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271 Cadmium exposure and anemia risk in an electroplating industry area with metal contamination
  1. J H Lee1,
  2. Chen1,
  3. Chang2,
  4. Chang1,
  5. Chuang1,
  6. Liou1,
  7. Wang1
  1. 1 National Health Research Institutes, Zhuna, Taiwan
  2. 2Department of Information Management, Tzu Hui Institute of Technology, Pingtung, Taiwan


Background and Objective Cadmium (Cd) exposure, like Itai-itai disease, may present with erythropoietin (EPO) hypoproduction, and associated erythroid abnormalities. Anemia may be associated with toxic metal (Cd and lead) poisoning with interaction with essential trace elements (iron, zinc, copper) in humans. We aimed at assessing the relationship among erythrocyte parameters (EP), anemia (hemoglobin < 12 g/dL) and blood Cd (B-Cd) among adult residents in an environmentally high-exposed community near electroplating industry area.

Methods A total of 1,062 residents were included through stratified random sampling by three age groups (35–44, 45–54, and 55–64 years) and gender from an electroplating-related metal contaminated area located in central Taiwan during 2002~2005. B-Cd levels were measured by an ELAN 6100 inductively coupled plasma-mass spectrometer (ICP-MS). Multiple logistic regression models were used for test the association between anemia and B-Cd with serum ferritin taken into account.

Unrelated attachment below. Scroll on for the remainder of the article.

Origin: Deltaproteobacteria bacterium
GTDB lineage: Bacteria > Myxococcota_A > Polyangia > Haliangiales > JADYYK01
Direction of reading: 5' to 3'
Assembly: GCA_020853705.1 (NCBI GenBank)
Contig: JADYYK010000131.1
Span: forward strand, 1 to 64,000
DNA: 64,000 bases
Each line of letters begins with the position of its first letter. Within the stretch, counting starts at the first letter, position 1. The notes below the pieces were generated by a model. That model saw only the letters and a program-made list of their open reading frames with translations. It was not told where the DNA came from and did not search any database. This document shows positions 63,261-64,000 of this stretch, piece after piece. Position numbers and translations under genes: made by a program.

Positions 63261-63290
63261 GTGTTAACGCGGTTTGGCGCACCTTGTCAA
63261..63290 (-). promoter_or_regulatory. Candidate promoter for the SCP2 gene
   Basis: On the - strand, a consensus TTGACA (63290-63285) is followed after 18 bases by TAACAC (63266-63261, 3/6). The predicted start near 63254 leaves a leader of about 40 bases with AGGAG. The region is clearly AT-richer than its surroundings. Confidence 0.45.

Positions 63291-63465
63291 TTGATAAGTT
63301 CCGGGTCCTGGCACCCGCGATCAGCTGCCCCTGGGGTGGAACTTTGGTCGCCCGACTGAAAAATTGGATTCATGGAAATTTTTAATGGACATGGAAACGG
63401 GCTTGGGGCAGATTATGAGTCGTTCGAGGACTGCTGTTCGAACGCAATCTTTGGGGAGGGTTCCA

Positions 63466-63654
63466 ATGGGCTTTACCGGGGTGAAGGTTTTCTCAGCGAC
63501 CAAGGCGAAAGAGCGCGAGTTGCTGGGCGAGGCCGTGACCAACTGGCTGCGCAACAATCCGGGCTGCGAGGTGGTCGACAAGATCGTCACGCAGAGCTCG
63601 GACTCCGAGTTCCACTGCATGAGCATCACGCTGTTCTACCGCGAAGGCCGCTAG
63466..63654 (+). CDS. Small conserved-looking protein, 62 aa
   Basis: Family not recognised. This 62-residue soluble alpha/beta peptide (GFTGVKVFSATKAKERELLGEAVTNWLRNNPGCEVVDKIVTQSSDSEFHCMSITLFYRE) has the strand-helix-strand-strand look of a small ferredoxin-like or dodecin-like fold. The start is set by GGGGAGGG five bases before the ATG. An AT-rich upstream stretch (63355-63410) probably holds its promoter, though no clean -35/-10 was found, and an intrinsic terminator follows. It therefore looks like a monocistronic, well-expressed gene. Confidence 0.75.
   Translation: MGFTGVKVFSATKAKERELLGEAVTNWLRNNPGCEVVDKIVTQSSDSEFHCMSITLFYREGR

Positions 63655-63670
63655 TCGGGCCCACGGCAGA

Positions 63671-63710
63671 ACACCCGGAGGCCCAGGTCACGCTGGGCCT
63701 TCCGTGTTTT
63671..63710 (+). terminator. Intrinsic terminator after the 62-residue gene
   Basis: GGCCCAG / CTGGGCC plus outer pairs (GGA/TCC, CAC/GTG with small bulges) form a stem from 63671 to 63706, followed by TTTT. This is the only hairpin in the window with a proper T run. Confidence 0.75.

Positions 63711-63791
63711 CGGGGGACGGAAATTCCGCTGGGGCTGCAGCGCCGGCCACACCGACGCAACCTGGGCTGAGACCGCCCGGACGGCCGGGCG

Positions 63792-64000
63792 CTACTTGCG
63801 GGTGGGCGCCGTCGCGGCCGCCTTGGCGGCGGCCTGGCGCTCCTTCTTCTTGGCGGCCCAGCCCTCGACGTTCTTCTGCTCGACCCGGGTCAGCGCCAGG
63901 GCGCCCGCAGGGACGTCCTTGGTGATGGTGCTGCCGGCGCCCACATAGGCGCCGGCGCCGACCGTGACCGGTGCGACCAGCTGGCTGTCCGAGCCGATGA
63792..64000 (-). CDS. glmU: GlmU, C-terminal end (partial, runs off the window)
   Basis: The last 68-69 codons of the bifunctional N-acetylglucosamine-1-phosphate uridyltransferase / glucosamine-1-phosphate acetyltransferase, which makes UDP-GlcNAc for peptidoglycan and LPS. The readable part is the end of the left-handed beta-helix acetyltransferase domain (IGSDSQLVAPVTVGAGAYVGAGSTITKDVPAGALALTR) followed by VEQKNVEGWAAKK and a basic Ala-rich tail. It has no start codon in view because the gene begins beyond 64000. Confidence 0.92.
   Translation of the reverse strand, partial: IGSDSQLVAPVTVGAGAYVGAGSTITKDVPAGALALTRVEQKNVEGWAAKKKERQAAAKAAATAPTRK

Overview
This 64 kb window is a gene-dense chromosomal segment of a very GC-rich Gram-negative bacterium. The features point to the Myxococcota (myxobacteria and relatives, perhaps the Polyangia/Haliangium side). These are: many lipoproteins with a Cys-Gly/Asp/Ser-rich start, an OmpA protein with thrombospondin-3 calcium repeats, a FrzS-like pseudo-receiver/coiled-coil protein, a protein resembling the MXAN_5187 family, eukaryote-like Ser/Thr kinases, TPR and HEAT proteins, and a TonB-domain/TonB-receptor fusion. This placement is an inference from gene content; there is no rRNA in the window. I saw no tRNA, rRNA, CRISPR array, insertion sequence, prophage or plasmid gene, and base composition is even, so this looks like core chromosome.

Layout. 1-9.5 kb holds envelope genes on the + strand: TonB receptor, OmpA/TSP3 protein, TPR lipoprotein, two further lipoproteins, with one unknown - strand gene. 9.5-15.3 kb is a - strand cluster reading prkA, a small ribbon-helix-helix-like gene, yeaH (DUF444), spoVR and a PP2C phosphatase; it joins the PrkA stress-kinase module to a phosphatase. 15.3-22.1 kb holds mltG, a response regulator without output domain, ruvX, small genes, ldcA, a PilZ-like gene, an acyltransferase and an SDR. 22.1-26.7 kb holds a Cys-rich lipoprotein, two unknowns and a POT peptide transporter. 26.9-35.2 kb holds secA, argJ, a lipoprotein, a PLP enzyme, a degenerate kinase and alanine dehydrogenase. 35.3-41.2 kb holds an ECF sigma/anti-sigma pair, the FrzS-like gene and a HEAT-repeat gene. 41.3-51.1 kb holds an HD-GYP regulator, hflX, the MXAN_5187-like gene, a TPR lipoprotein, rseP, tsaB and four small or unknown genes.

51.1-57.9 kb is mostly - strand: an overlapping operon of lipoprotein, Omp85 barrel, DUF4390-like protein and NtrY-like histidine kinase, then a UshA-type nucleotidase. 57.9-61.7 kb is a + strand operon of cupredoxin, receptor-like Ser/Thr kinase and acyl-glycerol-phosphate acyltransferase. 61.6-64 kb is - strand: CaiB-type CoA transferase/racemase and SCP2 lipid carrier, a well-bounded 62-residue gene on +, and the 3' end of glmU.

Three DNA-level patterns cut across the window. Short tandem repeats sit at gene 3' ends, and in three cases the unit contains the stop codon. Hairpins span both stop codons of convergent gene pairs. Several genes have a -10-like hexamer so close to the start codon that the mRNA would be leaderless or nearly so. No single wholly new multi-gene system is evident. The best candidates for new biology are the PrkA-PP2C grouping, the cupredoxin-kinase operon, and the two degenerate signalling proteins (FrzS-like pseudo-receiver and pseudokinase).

Results B-Cd levels was negatively associated with the red blood cell (RBC) count, mean cell hemoglobin (MCH), and mean cell hemoglobin concentration (MCHC) (all p<0.01). Odds ratio (OR) of anemia was 2-fold higher (OR = 2.03, p < 0.05) for females with elevated B-Cd (> 1.5 μg/L) in logistic regression with adjustment for age, ferritin, estimated glomerular filtration rate, and β2-microglobulin (B2MG). Females with B-Cd > 1.5 μg/L and B2MG>80 μg/L were associated with the highest risk of anemia (OR = 6.69, p = 0.001) as compared to those at lower levels. We observed a positive association between log-scale B-Cd and hemoglobin among female with serum ferritin ≧ 50μg/L.

Conclusions Our findings suggest that low Cd exposure from environmental contamination may have negative impacts on RBC indices, particularly among females. We hypothesised that Cd might induce erythrocyte dysfunction locally on peritubular interstitial cells of renal cortex responsible for EPO production possibly through iron-related oxidative stress. Further studies are needed to elucidate the pathophysiologic mechanism between Cd interacting with body iron on erythropoiesis.

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